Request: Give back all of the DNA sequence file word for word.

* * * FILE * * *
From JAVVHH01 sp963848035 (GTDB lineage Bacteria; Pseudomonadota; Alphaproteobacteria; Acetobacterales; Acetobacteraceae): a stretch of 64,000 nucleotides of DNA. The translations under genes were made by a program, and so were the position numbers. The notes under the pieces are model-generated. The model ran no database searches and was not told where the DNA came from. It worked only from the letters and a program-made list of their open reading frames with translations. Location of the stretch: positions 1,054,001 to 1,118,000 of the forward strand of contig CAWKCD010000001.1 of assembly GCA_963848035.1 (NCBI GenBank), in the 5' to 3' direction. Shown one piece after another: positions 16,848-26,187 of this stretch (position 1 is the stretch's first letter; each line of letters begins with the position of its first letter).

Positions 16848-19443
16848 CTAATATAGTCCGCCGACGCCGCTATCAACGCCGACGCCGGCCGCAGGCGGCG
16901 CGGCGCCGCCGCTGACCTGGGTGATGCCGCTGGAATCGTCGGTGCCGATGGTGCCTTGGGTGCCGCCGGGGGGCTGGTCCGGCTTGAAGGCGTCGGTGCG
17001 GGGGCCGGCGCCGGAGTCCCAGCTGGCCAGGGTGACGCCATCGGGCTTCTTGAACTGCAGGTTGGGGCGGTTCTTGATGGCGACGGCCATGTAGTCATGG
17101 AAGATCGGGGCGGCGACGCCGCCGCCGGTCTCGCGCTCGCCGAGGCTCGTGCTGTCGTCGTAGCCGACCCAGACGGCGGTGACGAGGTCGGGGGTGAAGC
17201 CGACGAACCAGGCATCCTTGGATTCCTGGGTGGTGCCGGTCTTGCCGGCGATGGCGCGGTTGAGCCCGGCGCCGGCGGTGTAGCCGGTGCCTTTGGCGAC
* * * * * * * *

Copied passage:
From JAVVHH01 sp963848035 (GTDB lineage Bacteria; Pseudomonadota; Alphaproteobacteria; Acetobacterales; Acetobacteraceae): a stretch of 64,000 nucleotides of DNA. The translations under genes were made by a program, and so were the position numbers. The notes under the pieces are model-generated. The model ran no database searches and was not told where the DNA came from. It worked only from the letters and a program-made list of their open reading frames with translations. Location of the stretch: positions 1,054,001 to 1,118,000 of the forward strand of contig CAWKCD010000001.1 of assembly GCA_963848035.1 (NCBI GenBank), in the 5' to 3' direction. Shown one piece after another: positions 16,848-26,187 of this stretch (position 1 is the stretch's first letter; each line of letters begins with the position of its first letter).

Positions 16848-19443
16848 CTAATATAGTCCGCCGACGCCGCTATCAACGCCGACGCCGGCCGCAGGCGGCG
16901 CGGCGCCGCCGCTGACCTGGGTGATGCCGCTGGAATCGTCGGTGCCGATGGTGCCTTGGGTGCCGCCGGGGGGCTGGTCCGGCTTGAAGGCGTCGGTGCG
17001 GGGGCCGGCGCCGGAGTCCCAGCTGGCCAGGGTGACGCCATCGGGCTTCTTGAACTGCAGGTTGGGGCGGTTCTTGATGGCGACGGCCATGTAGTCATGG
17101 AAGATCGGGGCGGCGACGCCGCCGCCGGTCTCGCGCTCGCCGAGGCTCGTGCTGTCGTCGTAGCCGACCCAGACGGCGGTGACGAGGTCGGGGGTGAAGC
17201 CGACGAACCAGGCATCCTTGGATTCCTGGGTGGTGCCGGTCTTGCCGGCGATGGCGCGGTTGAGCCCGGCGCCGGCGGTGTAGCCGGTGCCTTTGGCGAC